I tried to bite through the first chunk of meat and could not — it was like trying to chew through a bicycle tire. I gripped one end of the chunk with my fingernails then tugged the other with my teeth, and still it would not tear. “This shashlik is not fun,” said Nadia, a frown on her face, as she gave up. We had been served lumps of gristle that none of us could eat much less enjoy. The dogs, looking at us longingly, were waiting for just this moment. They gently took the meat from our fingers and quietly wolfed it down. As I wiped my fingers clean, I pondered that Communism had been a noble, maybe even necessary experiment in human progress, but clearly it had failed as badly as our shashlik.

A few days later, I learned what kind of meat we had eaten when I picked up the English language newspaper and read the headline: Shashlik Vendors in Gorky Park Arrested for Serving Dog Meat.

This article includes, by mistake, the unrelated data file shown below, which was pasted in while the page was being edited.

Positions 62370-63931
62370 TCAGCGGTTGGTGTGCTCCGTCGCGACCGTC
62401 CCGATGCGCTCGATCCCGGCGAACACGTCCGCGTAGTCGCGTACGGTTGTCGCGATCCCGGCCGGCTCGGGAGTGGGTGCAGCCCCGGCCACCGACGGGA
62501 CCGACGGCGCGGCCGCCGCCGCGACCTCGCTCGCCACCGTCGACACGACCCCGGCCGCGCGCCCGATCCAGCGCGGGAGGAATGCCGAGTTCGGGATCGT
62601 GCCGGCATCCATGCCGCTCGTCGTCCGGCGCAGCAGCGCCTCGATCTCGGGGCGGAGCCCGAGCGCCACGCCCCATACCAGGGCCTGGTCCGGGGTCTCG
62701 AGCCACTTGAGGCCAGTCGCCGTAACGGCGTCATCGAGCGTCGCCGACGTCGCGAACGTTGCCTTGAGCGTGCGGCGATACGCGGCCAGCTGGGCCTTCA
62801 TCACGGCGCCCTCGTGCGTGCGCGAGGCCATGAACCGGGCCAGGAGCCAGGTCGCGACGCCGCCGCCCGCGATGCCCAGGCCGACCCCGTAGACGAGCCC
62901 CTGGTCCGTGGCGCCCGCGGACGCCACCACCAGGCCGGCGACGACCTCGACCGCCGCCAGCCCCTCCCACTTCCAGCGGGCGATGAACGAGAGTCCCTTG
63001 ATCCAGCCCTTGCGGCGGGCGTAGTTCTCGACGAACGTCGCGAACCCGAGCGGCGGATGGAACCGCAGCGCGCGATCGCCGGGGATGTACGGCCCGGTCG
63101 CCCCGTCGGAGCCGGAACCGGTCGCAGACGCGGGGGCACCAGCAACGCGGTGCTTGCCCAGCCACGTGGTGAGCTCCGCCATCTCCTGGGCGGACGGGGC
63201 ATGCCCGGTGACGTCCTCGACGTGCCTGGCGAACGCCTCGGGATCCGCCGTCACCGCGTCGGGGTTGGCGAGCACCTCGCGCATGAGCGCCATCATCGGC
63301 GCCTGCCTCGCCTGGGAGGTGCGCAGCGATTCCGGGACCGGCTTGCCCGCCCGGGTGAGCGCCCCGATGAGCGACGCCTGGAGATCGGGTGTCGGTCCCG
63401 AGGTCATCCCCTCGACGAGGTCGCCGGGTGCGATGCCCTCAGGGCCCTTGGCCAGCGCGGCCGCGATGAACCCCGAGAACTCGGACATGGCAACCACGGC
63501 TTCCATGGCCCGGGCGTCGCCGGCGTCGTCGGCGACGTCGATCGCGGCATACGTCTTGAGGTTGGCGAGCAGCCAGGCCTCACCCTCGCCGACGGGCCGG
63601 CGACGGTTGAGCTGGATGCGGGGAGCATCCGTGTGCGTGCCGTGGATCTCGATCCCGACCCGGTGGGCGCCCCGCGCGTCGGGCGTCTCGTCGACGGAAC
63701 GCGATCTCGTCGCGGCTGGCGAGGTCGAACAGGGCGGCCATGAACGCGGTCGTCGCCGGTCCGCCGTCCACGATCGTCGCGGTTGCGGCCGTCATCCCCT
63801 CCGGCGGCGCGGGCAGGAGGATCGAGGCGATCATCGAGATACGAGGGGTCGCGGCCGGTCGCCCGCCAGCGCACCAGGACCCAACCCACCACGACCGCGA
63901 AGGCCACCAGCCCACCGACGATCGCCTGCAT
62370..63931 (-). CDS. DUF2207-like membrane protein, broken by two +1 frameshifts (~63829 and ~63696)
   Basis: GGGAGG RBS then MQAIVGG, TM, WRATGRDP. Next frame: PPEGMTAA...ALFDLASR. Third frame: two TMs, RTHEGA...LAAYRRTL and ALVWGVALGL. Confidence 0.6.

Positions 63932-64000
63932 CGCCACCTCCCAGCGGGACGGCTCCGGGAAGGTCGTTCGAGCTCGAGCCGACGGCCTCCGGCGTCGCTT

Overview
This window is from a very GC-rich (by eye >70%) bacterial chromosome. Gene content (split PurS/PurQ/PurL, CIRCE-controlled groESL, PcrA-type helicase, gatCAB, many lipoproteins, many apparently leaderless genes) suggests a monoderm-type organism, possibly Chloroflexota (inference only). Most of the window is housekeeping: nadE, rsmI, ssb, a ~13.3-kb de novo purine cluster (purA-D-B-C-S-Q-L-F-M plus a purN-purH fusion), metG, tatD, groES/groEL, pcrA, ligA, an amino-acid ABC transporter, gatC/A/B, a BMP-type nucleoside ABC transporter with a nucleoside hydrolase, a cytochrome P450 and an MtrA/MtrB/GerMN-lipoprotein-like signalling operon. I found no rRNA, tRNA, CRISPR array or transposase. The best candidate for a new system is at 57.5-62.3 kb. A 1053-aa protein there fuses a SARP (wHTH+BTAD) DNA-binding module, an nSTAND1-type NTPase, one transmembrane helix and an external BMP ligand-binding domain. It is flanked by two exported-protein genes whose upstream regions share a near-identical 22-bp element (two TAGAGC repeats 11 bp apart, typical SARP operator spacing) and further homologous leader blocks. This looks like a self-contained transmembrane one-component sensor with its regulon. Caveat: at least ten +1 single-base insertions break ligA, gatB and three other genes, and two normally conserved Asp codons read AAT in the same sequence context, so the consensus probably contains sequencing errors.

Thanks, Clark. Clearly Russia was not kind to your palate. I’m afraid to ask what that 10th worst meal might be, because is something exists more horrible than gobbets of dog gristle I don’t want to know about it.

Next Monday: Another author and another meal!

NB: links to authors and books here are included as part of an Amazon Affiliate account. If you follow any of them and ultimately make a purchase Amazon rewards me with a few pennies of every dollar.

Want to never miss an installment of EATING AUTHORS?
Click this link and sign up for a weekly email to bring you here as soon as they post.